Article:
No, your dog is not licking you in order to tenderize you (though, the saltiness of human skin is often appealing to many dogs’ palettes!), but is probably repeating a pattern from their earliest memories. As puppies, many dogs lick at their mother’s snouts when they are hungry. (Warning: If you are made queasy by vomit stories you may want to skip the next sentence or two!) In the wild and in some domestic settings, puppies cue their mothers to regurgitate by learning to lick their snouts and mouths. Experts believe this evolved out of early dogs being able to more easily “transport” food by eating and regurgitating rather than hauling dead carcasses back to their dens.
Interestingly enough, that ancient instinct is not so easily erased from modern, domesticated psyches, and many dogs go for the face of their “mother” or alpha to express a bit of an appetite. If you have inadvertently reinforced this by giving them treats after face licks, you can be fairly sure that many facial licks are simple requests for a quick snack or even a meal.
Naturally, the hunger licking is a means of getting your full attention, and that too can become a reason for licking – particularly if you give it positive reinforcement with treats or with some loving playtime.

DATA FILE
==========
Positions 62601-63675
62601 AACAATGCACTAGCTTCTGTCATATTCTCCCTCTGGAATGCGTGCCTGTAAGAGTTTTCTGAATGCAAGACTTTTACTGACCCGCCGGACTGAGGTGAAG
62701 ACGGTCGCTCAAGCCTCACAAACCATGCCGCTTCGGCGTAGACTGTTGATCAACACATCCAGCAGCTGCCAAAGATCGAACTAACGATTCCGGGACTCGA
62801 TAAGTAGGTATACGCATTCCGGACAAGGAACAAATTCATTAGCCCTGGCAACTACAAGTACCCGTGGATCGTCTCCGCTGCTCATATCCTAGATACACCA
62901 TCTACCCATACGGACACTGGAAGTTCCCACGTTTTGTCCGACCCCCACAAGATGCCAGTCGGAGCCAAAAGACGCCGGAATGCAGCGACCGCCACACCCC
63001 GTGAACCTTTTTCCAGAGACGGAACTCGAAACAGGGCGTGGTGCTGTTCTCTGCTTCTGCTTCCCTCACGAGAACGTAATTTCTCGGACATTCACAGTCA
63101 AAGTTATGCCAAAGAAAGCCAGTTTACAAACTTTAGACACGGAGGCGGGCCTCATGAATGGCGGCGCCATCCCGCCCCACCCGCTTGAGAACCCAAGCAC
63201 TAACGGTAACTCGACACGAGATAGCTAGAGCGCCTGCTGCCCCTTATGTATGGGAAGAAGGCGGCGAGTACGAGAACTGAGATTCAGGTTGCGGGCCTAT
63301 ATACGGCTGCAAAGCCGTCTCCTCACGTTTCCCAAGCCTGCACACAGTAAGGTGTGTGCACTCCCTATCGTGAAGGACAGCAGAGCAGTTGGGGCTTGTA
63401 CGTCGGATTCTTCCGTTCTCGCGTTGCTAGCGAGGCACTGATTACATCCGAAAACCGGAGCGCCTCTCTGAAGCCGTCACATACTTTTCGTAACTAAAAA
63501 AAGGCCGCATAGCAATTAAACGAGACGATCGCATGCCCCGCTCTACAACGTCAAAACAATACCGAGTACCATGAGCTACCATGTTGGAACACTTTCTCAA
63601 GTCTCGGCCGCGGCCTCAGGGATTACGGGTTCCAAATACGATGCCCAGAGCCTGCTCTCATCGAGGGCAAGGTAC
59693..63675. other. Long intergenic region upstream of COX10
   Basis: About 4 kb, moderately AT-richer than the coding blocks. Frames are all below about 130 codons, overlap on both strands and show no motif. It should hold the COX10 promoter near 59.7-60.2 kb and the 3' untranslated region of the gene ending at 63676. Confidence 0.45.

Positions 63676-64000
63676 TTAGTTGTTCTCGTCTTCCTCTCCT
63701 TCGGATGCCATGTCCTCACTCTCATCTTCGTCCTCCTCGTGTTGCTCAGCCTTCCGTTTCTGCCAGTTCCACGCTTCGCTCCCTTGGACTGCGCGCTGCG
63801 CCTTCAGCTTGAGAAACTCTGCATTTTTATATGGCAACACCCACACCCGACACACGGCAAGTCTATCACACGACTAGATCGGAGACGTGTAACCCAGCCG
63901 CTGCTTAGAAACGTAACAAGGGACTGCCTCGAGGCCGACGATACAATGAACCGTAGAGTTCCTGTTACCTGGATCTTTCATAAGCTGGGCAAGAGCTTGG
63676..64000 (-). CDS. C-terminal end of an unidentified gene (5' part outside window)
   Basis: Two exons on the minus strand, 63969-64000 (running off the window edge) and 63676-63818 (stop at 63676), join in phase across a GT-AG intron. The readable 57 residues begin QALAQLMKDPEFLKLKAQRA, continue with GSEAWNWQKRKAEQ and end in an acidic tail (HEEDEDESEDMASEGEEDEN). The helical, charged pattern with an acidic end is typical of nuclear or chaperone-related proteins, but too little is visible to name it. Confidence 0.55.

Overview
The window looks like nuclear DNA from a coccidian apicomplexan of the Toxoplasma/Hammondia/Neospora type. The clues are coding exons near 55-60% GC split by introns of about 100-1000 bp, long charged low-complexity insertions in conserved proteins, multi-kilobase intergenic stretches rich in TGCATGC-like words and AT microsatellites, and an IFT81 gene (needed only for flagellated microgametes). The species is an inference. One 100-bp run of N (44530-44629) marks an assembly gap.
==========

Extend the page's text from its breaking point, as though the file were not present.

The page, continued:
In an honest-to-God gesture of ultimate goodwill, your dog may lick you for a longer stretch of time because they detect something unsavory on your person, or even something they like. As an example, dogs enjoy licking us when we are sweaty and salty (ick!) because it tastes good, but Janice likes the taste of my all-natural lotion (I make it myself). I have to avoid her for a bit of time after I slather it on my limbs or she begins trying to lap it off! Yet, let me have something funky on me, and both dogs try to groom me and get me clean.
Face it! Dogs might lick our faces or anywhere else they can reach because they are happy to see us and love us! Though it is not the same as a human kiss, you can believe that many dogs give a bunch of licks to old friends and household members upon their arrival home simply because they are happy and love to see them!
And if you don’t want so much of the licking? You just need to create a somewhat different response to the cues that cause the licking. Simple dog training logic says you should ignore licking if you want it to stop. The ignored behavior is often the behavior that ends quickly. Yet, don’t suppress it entirely. So, if you like a few welcome home kisses, encourage them only when you first arrive, or acknowledge them only once you have set down your things and squatted down to receive a welcome. Create a set of circumstances that frames and controls the licking, but if it is not due to medical issues, never force your dog to cease this friendly, expressive behavior.